Date Published: 18 February 2013
3 weeks to go until EU ban on animal testing for cosmetics
The EU ban on animal testing of cosmetic products (planned since 2009) is expected to come into force on 11 March 2013 despite persistent efforts to postpone this important legislation. Animal rights campaigners will hope that effort then turns to enforcement of the ban.
The forthcoming ban is the result of decades of hard work by campaigners for animal welfare who have united under various banners and logos, always with the welfare of animals firmly in mind.
Cruelty Free International has provided a brief summary of some the efforts involved, including:
- 1991 - BUAV (founder of Cruelty Free International) established a European coalition of leading animal protection organisations across Europe (ECEAE), whose purpose was to end the use of animal testing for cosmetics. This lead to a high-profile public and political campaign across many European countries over more than 20 years.
- 1993 - The Body Shop which does not sell products tested on animals, assisted the campaign with the support of many of its customers
- 1996 -Dame Anita Roddick, founder of The Body Shop, joined members of the ECEAE and MEPs in presenting a petition containing 4 million signatures to the European Commission.
- 2012 - BUAV established Cruelty Free International, a non-profit organization and the first global organization dedicated to ending cosmetics animal testing worldwide. Together with The Body Shop, Cruelty Free International launched a new international campaign through which customers from at least 55 countries have signed a global pledge supporting an end to animal testing for cosmetics forever.
As a result of their efforts sustained over many years, campaigners are finally looking forward to the imminent end to animal testing for cosmetics in Europe in the form of an anticipated announcement that the import and sale of animal tested cosmetic products and ingredients is to be banned in the EU on 11th March 2013. The anticipated ban will mean that from 11th March onwards, anyone who wishes to sell new cosmetic products and ingredients in the EU must not test them on animals anywhere in the world. The ban affects all cosmetics including toiletries and beauty products from soap to toothpaste.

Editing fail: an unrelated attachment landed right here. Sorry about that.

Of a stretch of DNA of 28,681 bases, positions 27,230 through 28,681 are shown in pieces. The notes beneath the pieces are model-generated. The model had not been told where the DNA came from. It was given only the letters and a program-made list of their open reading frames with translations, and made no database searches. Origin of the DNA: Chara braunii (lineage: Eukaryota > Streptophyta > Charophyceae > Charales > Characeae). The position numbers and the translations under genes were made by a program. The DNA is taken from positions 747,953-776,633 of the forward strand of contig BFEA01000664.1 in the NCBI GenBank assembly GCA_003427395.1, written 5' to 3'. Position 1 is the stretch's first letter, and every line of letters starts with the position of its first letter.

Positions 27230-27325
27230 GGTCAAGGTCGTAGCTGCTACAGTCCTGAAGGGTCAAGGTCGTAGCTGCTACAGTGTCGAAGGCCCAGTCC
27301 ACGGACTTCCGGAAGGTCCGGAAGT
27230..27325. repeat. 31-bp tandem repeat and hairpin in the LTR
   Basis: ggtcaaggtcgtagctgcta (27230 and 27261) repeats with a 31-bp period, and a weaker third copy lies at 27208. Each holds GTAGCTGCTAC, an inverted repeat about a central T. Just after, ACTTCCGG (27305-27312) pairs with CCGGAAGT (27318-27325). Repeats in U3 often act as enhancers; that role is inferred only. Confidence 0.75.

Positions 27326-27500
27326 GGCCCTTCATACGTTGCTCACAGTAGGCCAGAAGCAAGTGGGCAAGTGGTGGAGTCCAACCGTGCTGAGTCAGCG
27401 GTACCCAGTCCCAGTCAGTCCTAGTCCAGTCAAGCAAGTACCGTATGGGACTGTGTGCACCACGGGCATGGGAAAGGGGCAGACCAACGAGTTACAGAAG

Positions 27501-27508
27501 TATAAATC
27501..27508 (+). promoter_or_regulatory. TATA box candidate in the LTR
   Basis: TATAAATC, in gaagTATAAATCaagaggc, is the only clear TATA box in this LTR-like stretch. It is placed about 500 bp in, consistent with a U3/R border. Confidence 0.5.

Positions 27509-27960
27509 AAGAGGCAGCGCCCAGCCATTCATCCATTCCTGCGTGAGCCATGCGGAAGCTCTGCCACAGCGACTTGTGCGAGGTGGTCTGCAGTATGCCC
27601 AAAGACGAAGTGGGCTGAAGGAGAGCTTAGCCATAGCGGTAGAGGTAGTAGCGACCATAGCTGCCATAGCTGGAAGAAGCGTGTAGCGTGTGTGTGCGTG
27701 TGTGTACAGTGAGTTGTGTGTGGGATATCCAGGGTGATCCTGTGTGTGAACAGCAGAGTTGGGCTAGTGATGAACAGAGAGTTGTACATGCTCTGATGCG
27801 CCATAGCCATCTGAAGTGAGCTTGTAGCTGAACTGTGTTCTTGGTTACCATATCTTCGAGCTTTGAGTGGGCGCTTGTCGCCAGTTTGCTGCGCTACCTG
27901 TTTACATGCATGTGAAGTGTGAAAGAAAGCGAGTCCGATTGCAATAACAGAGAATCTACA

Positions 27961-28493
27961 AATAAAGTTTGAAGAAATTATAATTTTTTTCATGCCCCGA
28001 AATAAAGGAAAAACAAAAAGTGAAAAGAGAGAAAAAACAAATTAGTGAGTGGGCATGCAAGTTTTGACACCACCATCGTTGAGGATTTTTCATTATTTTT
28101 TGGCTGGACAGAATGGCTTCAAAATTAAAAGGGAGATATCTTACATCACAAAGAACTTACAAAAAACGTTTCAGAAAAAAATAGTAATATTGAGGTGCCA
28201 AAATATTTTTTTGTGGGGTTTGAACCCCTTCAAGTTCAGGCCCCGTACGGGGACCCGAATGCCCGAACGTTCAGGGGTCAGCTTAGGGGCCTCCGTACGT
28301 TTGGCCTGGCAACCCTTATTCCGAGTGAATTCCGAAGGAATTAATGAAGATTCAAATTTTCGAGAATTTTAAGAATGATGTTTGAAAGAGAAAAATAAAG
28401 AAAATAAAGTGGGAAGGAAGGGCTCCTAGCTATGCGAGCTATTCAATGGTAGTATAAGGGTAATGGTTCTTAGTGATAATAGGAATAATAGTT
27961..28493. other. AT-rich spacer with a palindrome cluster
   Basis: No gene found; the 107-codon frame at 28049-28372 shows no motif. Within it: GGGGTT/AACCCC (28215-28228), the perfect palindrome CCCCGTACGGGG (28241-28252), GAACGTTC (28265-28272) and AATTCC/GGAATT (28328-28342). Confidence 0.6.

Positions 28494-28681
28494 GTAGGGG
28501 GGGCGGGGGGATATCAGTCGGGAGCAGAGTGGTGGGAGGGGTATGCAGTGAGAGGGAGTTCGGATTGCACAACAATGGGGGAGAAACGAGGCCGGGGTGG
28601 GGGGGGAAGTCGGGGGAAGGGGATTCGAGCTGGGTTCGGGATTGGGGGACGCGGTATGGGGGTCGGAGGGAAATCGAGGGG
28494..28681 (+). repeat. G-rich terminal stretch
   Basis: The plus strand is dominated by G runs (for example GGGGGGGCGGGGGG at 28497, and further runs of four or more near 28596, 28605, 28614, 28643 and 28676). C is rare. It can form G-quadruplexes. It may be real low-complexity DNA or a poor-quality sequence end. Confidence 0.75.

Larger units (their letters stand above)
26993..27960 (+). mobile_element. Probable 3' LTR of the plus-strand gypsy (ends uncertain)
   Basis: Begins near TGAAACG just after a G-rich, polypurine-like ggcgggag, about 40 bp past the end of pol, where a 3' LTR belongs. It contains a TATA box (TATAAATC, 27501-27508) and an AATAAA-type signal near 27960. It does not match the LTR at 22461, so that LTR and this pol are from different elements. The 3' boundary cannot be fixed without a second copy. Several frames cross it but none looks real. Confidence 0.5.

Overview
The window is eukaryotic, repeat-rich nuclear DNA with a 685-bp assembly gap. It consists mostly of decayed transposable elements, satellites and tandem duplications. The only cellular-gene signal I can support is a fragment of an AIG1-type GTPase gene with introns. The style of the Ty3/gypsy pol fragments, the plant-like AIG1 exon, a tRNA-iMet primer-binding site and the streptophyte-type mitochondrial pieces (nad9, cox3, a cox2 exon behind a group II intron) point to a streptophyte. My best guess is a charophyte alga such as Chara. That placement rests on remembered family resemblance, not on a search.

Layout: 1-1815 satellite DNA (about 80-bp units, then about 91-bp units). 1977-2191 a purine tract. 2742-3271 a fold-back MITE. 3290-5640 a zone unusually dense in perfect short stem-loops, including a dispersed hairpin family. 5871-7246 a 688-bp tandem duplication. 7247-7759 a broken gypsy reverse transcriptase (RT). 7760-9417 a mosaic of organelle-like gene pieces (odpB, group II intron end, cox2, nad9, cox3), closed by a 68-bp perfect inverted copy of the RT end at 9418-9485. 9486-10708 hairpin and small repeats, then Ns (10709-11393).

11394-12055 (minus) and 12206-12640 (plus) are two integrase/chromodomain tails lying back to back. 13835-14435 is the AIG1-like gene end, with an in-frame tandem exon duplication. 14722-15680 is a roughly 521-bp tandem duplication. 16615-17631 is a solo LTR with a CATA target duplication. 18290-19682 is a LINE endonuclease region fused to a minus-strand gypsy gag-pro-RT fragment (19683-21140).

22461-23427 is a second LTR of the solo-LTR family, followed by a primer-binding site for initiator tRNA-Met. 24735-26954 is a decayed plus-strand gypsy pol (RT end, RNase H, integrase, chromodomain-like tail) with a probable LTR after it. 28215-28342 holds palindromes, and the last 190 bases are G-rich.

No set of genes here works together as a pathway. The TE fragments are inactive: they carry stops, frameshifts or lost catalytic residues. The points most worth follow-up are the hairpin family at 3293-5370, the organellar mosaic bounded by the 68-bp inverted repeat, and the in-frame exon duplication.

Some reports have suggested that beauty companies selling products in the EU had hoped or expected the ban to be delayed or derogated, permitting them to continue testing cosmetic products and ingredients on animals until they could find alternative methods. According to Cruelty Free International's website (30 Jan 14), despite rumours of postponement of the ban the new European Commissioner for Health and Consumer Policy, Tonio Borg, confirmed in a recent letter that the ban is to remain in place:
" I believe that the ban should enter into force in March 2013 as Parliament and Council have already decided. I am therefore not planning to propose a postponement or derogation to the ban. This decision also means that we need to step up our efforts in the development, validation and acceptance of alternative methods as well as in the international recognition of these methods. I know that ECEAE has been a valuable and knowledgeable partner in these areas and I count on your future support." -- quotation on www.crueltyfreeinternational.org
This is not just good news for campaigners, but far more importantly, it is good news for the many animals that could otherwise have suffered horribly during whatever period of delay might have applied.
Leaders of campaign groups have responded with positive comments, including Michelle Thew, Chief Executive of Cruelty Free International, who has been quoted as saying:
" This is truly an historic event and the culmination of over 20 years of campaigning. Now we will apply our determination and vision on a global stage to ensure that the rest of the world follows this lead."
Paul McGreevy, International Values Director at The Body Shop paid tribute to customers who have supported the company's campaign against animal testing in cosmetics for many years, while correctly observing that:
" This great achievement in Europe is only the closure of one chapter. The future of beauty must be cruelty free."
While an end to testing cosmentics on animals in Europe and an end to the testing on animals of cosmetics that will subsequently be sold in Europe is a great achievement, there is much more work to be done about countless further animals who are still subjected to (and in some cases bred for the) pain, fear and distress of being used as subjects in laboratories. Sadly, many animals continue to be deliberately mutilated in ways too distressing to describe here by humans in laboratories - in the name of research. People who are concerned about animal welfare will be glad about the EU ban on animal tests for cosmetics, while still disturbed about such acts elsewhere in the world and, of course, about the on-going abuse of many types of animals in medical research laboratories both within the EU and elsewhere.